The Vanden Plas Princess 4-Litre R grew out of it's predecessor, the Vanden Plas Princess 3-Litre. This had been moderately successful seller, with more than 12,500 sales in the previous five years; not terrific but reasonable for a luxury car which was more suited to the funeral industry or ferrying Lord Mayors around than a more mass market role. However BMC, with an eye on the European market for prestige cars, decided that a more upmarket product could be a real success.
What would be more prestigious than a car with a Rolls-Royce engine? The designers got to work and created a luxurious interior with lots of polished walnut, picnic tables for the rear passengers and leather upholstery; and yes indeed a six cylinder Rolls-Royce engine was installed, once a reluctant Rolls-Royce had been persuaded to agree to this! It was an agreement they never made again.
Certainly this was a very comfortable vehicle to travel in but it was overweight and ponderous. It's engine could push it to 100 mph but it was hardly comfortable at speeds like that. Worst of all however was the price increase; it cost around half as much again as its predecessor, and around the same price as the Mark X Jaguar, which had far more attractive styling, better performance and a certain dash of sex appeal.
However, surely having that Rolls-Royce engine should make a difference to sales? Well unfortunately this was not the same silky smooth, near silent masterpiece that powered the Silver Cloud but an altogether different engine that was designed and built for military vehicles!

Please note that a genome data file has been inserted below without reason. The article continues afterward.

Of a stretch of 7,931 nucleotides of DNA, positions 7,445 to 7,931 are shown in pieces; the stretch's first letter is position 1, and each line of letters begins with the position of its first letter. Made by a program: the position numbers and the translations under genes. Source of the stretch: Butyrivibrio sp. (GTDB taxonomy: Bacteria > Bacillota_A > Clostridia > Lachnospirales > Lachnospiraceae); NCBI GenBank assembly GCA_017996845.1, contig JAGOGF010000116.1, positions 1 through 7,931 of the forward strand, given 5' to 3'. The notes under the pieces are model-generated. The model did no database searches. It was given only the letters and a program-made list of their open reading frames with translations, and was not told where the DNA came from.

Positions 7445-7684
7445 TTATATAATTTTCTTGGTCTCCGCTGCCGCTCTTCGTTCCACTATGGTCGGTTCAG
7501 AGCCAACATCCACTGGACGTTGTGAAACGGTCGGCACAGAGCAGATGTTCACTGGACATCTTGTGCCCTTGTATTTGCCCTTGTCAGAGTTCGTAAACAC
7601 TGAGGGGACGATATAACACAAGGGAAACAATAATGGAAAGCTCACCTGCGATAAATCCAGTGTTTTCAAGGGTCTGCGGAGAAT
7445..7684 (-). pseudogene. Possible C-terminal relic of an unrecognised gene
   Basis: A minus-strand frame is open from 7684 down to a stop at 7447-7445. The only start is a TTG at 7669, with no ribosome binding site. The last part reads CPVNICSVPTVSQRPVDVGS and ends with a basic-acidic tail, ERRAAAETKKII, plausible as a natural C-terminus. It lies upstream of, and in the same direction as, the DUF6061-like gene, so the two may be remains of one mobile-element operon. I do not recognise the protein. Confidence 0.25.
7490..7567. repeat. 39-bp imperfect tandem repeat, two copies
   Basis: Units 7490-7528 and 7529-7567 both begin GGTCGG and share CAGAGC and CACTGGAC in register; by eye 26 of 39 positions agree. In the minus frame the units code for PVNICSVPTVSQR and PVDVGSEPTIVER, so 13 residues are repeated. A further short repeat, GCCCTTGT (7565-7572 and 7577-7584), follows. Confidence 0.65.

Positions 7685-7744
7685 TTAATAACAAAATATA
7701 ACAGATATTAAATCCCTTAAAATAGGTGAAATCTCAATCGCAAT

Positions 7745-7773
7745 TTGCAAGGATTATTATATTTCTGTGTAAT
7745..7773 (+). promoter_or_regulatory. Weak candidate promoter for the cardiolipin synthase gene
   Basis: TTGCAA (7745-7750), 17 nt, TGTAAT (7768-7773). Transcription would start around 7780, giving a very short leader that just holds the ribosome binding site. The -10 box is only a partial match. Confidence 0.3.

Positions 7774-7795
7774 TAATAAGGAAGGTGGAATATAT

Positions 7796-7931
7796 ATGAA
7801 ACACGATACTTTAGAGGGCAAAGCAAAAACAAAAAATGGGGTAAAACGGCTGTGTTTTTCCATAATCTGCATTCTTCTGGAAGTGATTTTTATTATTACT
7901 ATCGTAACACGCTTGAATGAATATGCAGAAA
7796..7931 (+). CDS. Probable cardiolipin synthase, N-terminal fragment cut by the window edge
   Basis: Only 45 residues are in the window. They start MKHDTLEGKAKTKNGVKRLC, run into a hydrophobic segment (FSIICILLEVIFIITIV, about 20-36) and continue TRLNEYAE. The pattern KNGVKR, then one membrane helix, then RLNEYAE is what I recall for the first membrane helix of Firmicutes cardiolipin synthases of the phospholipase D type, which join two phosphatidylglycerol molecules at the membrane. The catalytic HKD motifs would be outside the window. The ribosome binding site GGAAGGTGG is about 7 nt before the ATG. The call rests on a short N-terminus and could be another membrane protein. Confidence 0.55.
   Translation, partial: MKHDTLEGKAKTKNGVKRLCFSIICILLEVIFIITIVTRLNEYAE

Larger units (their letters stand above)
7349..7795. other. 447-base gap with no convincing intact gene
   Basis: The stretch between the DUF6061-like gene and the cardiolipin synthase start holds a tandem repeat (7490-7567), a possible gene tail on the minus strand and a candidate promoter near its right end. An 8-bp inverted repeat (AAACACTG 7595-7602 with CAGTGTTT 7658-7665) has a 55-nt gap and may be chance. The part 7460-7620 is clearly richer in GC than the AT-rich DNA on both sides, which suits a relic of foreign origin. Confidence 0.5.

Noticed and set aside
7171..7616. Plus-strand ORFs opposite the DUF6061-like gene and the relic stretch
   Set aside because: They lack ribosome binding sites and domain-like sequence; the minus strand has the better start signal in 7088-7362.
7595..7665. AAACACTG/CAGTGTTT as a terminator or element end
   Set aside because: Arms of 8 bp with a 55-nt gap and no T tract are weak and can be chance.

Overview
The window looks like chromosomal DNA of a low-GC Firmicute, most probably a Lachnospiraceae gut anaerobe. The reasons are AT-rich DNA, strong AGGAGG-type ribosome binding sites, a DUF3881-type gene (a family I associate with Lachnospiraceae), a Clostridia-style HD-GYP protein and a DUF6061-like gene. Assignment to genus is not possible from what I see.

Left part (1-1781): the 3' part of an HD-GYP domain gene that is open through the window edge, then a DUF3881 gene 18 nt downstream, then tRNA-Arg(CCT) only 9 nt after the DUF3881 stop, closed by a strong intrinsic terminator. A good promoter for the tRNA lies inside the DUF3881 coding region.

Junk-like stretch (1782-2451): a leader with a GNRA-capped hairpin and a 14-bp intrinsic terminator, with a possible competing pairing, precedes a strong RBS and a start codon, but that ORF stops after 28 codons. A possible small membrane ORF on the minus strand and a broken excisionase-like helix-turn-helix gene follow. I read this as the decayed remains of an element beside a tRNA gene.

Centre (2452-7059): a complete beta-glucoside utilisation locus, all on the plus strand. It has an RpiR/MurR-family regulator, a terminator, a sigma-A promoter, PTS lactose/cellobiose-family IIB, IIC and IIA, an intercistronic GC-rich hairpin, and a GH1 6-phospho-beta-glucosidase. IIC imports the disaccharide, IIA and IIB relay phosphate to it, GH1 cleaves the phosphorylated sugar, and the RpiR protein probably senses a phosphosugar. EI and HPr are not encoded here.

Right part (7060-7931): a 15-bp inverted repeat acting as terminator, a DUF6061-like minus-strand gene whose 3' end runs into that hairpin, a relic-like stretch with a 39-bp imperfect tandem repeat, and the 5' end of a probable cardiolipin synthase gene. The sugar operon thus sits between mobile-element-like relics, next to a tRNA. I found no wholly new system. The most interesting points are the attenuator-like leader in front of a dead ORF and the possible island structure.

There was a major drawback to this engine. Although it was far less refined than those that powered the limousines it was still a complex piece of engineering which needed careful and expensive maintenance by specialists; perhaps not such a problem in a military vehicle where cost is secondary to efficiency, but many potential buyers baulked at the idea of an unexciting engine drinking petrol at the rate of 18 miles to the gallon which was so costly to look after.
A sales projection of 12,000 cars per year was envisaged initially. In the end a shade over 6500 were produced in four years before the experiment was abandoned. A Bentley badged version had been considered by Rolls-Royce but this never saw the light of day; the benefits of the relatively small number of sales that could be expected were completely outweighed by the possible adverse effects that a car like this could have on the company's reputation.
The joint venture was doomed and never again to be repeated.